Monday, May 21, 2018

Number 2183: The Dead and the Living and the Dead

As a reader of horror stories I have read many stories of dead people returning from their graves to be among the living. In EC Comics it was usually because the dead had been wronged and were back for revenge. In “The Dead,” from Atlas Comics’ Adventures Into Weird Worlds #26 (1954), deceased relatives come out of their graves for an unknown purpose. Maybe they simply want a family reunion, but since they didn’t bring the potato salad the still-living family members are none too happy to see them. Dick Ayers did the artwork, working around an unwieldy script.  Too many words. A good editor would have cut the verbiage down by at least 50% or even more.

“The Living and the Dead” is a supernatural story about a writer for the very comics carrying the same type of horror stories we are reading today. This story is from Mystic #26, 1954. Writer and artist unknown. I have heard that horror stories often articulate unspoken fears. I had a lot of fears when young: ghosts, monsters in the closet...all the usual scary stuff kids worry about. Little did I know that when we become adults there are a lot more fears to worry about: earning a living, mortgages, car payments, raising children...I was more terrified by them than by any dead people


Brian Barnes said...

I really like that first tale, it's got an interesting ending and it's relatively unique, and the art is good. That said, yup, boy is it wordy. So much of that could have been cut out without changing the story one bit.

The second one is also fun, but unfair horror story (nothing is really announced and just *happens.*) Still it's pretty decent, and the art -- especially the ghosts -- is wonderful. I'd be interested in more work from this unknown artist.

Daniel [] said...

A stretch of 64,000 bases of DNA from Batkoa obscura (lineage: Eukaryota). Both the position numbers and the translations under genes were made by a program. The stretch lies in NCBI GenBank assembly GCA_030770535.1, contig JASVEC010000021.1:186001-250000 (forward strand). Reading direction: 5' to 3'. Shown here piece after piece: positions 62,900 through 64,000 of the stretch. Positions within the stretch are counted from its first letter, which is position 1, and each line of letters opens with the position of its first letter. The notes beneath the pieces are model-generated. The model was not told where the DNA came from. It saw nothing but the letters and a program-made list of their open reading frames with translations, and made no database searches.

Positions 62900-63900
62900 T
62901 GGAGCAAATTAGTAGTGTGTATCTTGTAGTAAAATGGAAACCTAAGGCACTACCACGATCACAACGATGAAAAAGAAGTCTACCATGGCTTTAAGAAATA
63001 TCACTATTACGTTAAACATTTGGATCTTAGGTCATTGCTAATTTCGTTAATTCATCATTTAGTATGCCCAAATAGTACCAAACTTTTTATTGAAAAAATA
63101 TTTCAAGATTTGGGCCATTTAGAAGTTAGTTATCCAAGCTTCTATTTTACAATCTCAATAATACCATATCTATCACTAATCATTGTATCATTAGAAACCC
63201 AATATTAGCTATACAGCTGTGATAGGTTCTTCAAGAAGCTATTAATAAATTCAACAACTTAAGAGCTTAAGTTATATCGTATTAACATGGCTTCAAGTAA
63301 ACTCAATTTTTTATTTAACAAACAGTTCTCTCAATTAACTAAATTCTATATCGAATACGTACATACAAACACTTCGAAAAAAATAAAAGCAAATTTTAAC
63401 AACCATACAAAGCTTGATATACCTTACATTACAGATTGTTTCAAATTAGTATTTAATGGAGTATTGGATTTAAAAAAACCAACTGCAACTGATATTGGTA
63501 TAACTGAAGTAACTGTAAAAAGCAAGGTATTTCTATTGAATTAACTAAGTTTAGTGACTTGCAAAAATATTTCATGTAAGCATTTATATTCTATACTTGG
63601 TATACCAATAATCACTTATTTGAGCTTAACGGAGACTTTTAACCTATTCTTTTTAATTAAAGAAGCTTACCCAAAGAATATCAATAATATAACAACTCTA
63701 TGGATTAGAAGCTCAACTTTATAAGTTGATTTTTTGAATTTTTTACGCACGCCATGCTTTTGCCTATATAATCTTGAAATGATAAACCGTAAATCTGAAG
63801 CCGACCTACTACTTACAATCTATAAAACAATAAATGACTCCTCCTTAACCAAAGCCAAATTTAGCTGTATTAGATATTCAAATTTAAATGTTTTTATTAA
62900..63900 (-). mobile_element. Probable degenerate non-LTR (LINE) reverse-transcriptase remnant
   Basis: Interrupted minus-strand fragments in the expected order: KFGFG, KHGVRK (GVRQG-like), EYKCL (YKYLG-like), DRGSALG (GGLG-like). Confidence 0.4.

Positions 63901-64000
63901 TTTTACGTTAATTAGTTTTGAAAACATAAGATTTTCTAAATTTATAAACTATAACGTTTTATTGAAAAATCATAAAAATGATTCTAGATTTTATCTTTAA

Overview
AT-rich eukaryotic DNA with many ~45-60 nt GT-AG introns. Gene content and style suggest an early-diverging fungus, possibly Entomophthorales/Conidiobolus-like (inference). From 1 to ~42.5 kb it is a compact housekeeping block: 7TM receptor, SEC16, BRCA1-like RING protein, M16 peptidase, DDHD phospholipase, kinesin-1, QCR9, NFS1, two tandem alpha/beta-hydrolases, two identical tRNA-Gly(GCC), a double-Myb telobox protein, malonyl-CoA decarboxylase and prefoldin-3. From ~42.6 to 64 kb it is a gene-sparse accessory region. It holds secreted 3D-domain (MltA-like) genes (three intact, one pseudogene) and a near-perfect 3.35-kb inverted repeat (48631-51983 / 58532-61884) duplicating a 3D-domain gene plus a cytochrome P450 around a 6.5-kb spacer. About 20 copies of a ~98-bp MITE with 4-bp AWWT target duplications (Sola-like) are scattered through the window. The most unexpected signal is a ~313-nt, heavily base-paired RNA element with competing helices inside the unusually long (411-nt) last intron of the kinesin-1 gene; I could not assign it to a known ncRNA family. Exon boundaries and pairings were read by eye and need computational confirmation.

My principal problem with the second story is that the incentive system is perverse; the central character sufferred not because he swiped stories but exactly because he refused to do something wrong. My secondary issue is that the Devil doesn't seem to see where his interests clearly lie (but this defect is inherited from a loopy mythology in which the Devil punishes those who work towards his ends).

I wonder to what extent the various wordy stories that one encounters in comic books result from their writers really wanting to write short works of prose as such, rather than scripting sequential visual story-telling augmented by words.

Pappy said...

Brian, Daniel, Al Feldstein described a writing class he took with Bill Gaines, taught by Theodore Sturgeon. They quit the class because Sturgeon praised a story they submitted. I think Feldstein's EC stories were thought of as more literary by some fans (still are, I suppose), because they had more words. That was the problem with Charles Biro's comic books...too talky.

Once again, anything too talky or overly captioned with information we should be seeing in the drawings, should have been cut by an editor. Apparently the editor here (presumably Stan Lee) was perhaps too busy to do the cutting. And in the cases of Feldstein and Biro, they were the editors.